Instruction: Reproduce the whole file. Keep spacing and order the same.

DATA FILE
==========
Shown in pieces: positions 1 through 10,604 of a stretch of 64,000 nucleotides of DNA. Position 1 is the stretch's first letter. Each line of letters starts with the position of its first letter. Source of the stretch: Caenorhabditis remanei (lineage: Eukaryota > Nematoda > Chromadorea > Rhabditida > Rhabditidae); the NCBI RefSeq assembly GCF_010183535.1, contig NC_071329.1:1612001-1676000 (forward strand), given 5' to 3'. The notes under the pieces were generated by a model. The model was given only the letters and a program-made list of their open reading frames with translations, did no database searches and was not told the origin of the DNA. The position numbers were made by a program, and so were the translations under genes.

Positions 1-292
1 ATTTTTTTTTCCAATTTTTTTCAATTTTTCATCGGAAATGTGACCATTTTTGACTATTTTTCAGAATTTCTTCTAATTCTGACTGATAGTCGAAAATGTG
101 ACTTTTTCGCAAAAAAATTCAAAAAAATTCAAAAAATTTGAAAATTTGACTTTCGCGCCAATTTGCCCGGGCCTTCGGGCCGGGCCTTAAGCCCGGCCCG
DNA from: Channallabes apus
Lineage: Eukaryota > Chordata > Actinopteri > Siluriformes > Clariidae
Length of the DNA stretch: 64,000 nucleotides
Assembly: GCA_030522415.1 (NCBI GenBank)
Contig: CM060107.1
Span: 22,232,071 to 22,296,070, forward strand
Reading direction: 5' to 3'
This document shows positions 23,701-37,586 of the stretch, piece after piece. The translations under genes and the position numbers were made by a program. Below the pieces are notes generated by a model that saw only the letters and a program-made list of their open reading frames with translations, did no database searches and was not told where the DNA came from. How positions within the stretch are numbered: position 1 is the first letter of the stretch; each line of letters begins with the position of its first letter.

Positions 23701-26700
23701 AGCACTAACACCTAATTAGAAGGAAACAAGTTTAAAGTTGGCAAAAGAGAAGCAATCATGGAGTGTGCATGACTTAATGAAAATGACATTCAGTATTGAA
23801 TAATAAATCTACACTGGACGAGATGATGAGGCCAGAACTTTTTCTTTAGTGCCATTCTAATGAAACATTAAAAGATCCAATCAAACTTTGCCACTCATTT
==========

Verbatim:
Shown in pieces: positions 1 through 10,604 of a stretch of 64,000 nucleotides of DNA. Position 1 is the stretch's first letter. Each line of letters starts with the position of its first letter. Source of the stretch: Caenorhabditis remanei (lineage: Eukaryota > Nematoda > Chromadorea > Rhabditida > Rhabditidae); the NCBI RefSeq assembly GCF_010183535.1, contig NC_071329.1:1612001-1676000 (forward strand), given 5' to 3'. The notes under the pieces were generated by a model. The model was given only the letters and a program-made list of their open reading frames with translations, did no database searches and was not told the origin of the DNA. The position numbers were made by a program, and so were the translations under genes.

Positions 1-292
1 ATTTTTTTTTCCAATTTTTTTCAATTTTTCATCGGAAATGTGACCATTTTTGACTATTTTTCAGAATTTCTTCTAATTCTGACTGATAGTCGAAAATGTG
101 ACTTTTTCGCAAAAAAATTCAAAAAAATTCAAAAAATTTGAAAATTTGACTTTCGCGCCAATTTGCCCGGGCCTTCGGGCCGGGCCTTAAGCCCGGCCCG
DNA from: Channallabes apus
Lineage: Eukaryota > Chordata > Actinopteri > Siluriformes > Clariidae
Length of the DNA stretch: 64,000 nucleotides
Assembly: GCA_030522415.1 (NCBI GenBank)
Contig: CM060107.1
Span: 22,232,071 to 22,296,070, forward strand
Reading direction: 5' to 3'
This document shows positions 23,701-37,586 of the stretch, piece after piece. The translations under genes and the position numbers were made by a program. Below the pieces are notes generated by a model that saw only the letters and a program-made list of their open reading frames with translations, did no database searches and was not told where the DNA came from. How positions within the stretch are numbered: position 1 is the first letter of the stretch; each line of letters begins with the position of its first letter.

Positions 23701-26700
23701 AGCACTAACACCTAATTAGAAGGAAACAAGTTTAAAGTTGGCAAAAGAGAAGCAATCATGGAGTGTGCATGACTTAATGAAAATGACATTCAGTATTGAA
23801 TAATAAATCTACACTGGACGAGATGATGAGGCCAGAACTTTTTCTTTAGTGCCATTCTAATGAAACATTAAAAGATCCAATCAAACTTTGCCACTCATTT